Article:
Internationally, there is a growing understanding and acceptance that policy approaches to personal drug use which rely on the punishment of the individual cause avoidable harms and need to change. A number of evidence-based policy options are available that offer opportunities to improve outcomes for public health and reduce drug-related harm to people who use drugs and their communities, and thereby contribute to reducing social iniquities. One of these policy options is the decriminalisation of drug offences related to personal use (hereinafter, ‘decriminalisation’). Across the globe, a number of jurisdictions have implemented some form of decriminalisation. There is equally a lot of work focused on bringing about progressive change in this policy space ongoing around the world.
The Ana Liffey Drug Project (ALDP), supported by the Global Drug Policy Program of the Open Society Foundations (OSF), invited some advocates for decriminalisation from around Europe to join a two-day meeting in February 2020. The meeting took place in Dunboyne, Ireland, and brought together delegates to share their experiences in advocating for decriminalisation in their own countries and to benefit from the insights of others.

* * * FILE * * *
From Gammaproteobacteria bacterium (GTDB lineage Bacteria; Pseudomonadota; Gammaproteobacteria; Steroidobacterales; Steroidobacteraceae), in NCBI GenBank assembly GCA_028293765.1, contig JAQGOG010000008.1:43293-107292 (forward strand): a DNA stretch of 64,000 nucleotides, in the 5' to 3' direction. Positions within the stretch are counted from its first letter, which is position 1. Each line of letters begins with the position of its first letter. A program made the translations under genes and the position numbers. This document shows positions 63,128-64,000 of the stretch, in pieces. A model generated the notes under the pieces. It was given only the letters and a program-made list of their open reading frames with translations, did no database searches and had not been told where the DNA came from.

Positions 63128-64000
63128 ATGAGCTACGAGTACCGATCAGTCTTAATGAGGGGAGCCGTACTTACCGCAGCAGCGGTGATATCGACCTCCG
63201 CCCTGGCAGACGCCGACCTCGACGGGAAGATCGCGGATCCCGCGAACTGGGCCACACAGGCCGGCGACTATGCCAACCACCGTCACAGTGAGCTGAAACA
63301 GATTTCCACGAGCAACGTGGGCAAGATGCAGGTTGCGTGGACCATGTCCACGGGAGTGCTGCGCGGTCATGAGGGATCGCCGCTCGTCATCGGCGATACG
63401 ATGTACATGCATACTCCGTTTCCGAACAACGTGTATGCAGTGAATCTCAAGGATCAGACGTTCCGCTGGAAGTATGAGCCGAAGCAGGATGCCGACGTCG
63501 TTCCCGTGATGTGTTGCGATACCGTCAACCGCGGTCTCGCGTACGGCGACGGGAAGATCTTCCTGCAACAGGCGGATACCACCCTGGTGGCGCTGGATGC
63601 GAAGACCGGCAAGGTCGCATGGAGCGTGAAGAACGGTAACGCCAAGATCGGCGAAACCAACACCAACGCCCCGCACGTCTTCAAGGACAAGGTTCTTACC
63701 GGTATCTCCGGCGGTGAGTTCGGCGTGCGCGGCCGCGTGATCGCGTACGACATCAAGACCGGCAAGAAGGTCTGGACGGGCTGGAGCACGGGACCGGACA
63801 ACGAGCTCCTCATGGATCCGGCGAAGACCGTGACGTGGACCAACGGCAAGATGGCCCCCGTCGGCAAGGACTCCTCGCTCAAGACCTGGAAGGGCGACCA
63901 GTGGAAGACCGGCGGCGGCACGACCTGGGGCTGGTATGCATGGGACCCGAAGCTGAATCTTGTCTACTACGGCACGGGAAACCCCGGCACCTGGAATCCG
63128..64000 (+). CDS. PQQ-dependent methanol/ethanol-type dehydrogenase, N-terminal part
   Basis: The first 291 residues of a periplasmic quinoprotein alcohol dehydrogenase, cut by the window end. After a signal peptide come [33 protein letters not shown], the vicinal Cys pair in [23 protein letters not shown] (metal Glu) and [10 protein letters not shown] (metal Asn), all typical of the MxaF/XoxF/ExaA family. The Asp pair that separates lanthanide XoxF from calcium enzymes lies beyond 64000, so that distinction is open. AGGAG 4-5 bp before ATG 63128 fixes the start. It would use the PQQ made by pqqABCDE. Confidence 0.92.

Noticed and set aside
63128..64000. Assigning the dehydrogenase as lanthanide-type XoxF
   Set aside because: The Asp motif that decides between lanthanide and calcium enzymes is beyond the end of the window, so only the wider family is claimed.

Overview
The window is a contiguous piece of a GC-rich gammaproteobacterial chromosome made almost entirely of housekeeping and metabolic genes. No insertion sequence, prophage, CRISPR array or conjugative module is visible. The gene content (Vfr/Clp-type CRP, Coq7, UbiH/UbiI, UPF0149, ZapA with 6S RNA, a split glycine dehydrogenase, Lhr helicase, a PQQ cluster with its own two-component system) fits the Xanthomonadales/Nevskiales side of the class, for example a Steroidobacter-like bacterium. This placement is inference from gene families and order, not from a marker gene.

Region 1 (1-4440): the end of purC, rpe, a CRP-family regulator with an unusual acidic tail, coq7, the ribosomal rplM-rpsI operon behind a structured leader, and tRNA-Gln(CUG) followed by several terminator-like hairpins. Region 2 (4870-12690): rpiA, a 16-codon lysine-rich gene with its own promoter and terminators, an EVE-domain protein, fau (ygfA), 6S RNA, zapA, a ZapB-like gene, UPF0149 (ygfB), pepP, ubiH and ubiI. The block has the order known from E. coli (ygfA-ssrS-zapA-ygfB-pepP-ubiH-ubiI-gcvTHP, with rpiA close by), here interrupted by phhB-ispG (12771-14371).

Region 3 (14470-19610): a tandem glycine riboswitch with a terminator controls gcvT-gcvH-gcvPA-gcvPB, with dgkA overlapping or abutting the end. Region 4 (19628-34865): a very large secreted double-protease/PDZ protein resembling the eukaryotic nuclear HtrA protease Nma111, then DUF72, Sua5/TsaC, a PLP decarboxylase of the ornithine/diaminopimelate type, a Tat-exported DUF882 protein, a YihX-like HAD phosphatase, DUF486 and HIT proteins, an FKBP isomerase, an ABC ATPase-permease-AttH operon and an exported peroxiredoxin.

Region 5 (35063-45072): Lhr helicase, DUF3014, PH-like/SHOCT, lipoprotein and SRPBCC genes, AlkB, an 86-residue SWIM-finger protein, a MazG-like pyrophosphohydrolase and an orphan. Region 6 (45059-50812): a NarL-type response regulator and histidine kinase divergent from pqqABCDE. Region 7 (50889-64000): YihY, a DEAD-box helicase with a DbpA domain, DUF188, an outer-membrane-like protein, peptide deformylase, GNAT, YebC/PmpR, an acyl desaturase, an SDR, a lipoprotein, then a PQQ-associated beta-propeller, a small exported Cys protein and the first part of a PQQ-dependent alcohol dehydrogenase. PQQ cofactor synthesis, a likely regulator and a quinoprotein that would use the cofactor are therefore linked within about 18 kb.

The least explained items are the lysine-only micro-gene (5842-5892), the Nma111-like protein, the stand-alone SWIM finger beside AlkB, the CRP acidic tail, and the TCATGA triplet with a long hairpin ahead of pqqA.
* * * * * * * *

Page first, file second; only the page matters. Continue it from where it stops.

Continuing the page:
This paper provides some key insights from this event, and from conversations which followed it, with largely the same group of advocates. At its core, this paper has a peer-to-peer focus. The target audience is primarily people who are advocating for decriminalisation in their own jurisdictions, or who are considering doing so. Public health, community safety and criminal justice stakeholders more generally may also find it of interest. The aim is to provide insights from ‘in the field’, sharing the views and experiences of people actively working on advocacy projects related to decriminalisation. It does not purport to be a full or academic treatment of the issue – rather, it is intended to provide insights that can help advocates frame and focus their work.